On July 15th, the National Career Clusters Institute presented a panel of postsecondary and industry representatives as part of the Green-Focused Program of Study Series. In order to develop an effective program of study, secondary, postsecondary and industry have to collaborate. These panelists are from exemplary teams who are working on the development of a program of study through the Green-Focused Program of Study Technical Assistance Academy grant. During this session, they responded to attendees questions and offered their insights.
Todd Sanders: Instructor – Mechanical Engineering, Portland Community College, Ohio
John Steiner: Curriculum Specialist: Allied Health and Sciences, Salem Community College, New Jersey
Jerrold Hutton: Dean, Hocking College Energy Institute, Ohio
Krisann Rehbein: Manager of Community Partnerships, Chicago Architecture Foundation, Illinois
Q&A with Postsecondary:
How do we get components from postsecondary programs into secondary programs?
- Use curriculum revision as an opportunity for collaboration. Get the faculty together and lay the curriculum out on the table in order to start to see potential crossover. Meet consistently to establish a working relationship.
Do you have any tips about working on dual credit?
- Don’t forget about general education components, they are just as beneficial and are often easier to build into dual credit because they tend to be very similar at secondary and postsecondary levels.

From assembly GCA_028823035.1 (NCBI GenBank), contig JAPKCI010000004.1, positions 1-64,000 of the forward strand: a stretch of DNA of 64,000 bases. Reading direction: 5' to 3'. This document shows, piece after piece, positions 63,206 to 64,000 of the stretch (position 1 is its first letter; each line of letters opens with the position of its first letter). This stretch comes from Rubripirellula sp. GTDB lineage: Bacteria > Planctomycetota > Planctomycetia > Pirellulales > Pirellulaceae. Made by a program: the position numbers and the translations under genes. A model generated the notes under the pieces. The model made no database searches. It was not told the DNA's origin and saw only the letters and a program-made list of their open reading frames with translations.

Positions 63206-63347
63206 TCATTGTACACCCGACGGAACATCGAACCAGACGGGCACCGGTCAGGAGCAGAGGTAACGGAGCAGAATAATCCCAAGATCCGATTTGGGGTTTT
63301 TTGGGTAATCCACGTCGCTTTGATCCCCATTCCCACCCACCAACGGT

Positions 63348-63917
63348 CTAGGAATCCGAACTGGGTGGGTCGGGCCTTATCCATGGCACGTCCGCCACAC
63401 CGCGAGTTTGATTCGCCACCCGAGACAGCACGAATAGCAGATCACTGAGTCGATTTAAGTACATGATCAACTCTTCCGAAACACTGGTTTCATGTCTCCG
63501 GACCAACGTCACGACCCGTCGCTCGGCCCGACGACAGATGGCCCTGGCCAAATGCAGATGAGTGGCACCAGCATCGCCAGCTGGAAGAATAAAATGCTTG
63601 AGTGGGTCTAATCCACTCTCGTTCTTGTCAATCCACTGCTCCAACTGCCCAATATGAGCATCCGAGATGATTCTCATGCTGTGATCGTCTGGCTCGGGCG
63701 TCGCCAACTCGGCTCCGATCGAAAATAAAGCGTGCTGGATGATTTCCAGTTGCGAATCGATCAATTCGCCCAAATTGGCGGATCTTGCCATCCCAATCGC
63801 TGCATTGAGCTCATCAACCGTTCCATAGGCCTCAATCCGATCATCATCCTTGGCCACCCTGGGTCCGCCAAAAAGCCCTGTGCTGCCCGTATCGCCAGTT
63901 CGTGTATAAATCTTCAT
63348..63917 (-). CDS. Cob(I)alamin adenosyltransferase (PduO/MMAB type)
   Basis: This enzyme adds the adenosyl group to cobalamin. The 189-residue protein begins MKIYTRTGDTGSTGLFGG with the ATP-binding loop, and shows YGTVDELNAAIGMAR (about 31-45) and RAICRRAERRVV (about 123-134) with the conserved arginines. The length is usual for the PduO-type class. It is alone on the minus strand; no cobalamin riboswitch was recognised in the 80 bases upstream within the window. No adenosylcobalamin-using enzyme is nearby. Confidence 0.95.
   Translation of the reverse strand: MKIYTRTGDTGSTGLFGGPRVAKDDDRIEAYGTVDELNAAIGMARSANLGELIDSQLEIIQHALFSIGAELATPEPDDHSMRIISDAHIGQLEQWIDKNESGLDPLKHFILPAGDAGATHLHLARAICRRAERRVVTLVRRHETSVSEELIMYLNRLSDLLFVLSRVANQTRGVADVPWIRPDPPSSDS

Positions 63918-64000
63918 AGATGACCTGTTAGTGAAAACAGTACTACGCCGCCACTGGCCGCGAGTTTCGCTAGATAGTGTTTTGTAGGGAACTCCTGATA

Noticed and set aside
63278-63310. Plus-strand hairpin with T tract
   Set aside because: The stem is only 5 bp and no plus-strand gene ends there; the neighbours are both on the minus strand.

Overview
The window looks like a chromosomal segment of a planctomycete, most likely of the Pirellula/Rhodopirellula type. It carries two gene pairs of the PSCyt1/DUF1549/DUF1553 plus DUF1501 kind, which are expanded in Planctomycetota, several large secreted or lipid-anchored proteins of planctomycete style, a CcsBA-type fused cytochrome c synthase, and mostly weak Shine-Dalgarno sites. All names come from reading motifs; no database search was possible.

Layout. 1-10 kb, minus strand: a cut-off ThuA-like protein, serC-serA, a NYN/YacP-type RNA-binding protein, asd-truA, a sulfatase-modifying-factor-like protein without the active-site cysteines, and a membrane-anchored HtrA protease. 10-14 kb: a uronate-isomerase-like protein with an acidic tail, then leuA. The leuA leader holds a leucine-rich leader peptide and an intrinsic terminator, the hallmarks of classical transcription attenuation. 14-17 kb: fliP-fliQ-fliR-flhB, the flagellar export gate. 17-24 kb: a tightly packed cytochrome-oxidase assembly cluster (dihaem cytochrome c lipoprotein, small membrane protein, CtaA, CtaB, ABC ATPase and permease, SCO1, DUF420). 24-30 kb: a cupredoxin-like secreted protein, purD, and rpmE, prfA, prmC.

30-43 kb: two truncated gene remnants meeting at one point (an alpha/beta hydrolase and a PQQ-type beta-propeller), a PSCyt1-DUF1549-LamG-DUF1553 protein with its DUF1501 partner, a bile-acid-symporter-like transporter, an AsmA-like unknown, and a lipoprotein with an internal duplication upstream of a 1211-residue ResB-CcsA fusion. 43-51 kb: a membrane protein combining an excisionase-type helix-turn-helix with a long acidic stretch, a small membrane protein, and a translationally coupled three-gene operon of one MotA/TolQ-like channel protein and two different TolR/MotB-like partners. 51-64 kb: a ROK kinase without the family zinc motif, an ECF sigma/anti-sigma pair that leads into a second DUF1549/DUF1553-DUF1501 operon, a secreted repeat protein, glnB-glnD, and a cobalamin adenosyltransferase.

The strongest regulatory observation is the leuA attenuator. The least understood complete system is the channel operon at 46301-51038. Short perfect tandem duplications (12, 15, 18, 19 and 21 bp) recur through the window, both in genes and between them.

Classes often close out quickly at community colleges. How can we get more high school students into community college classes?
- Offer flexible scheduling and more classes at different hours.
- Also look for online learning opportunities.
Q&A with Industry:
How do we engage industry more with internships and apprenticeships?
- Have a student do the outreach. Give employers an opportunity to connect with a student from the very beginning.
Industry moves so fast, how can education keep up?
- Software and technology will change all the time. The Internet offers a platform for continued learning online via tutorials, etc. But what about the basic, essential skills? In architecture and construction, for example, how do you learn context, like where to place a building? What are the green/environmental components? Connection to industry is not necessarily through cutting-edge specific skills, but rather a solid understanding of what you are doing and why. With this base, you can develop additional skills over time.
Have industry advisory committees or national organizations played a critical role?
- Most guidance comes directly from industry in order to keep students up with what [architecture] firms are doing locally because they move at their own pace.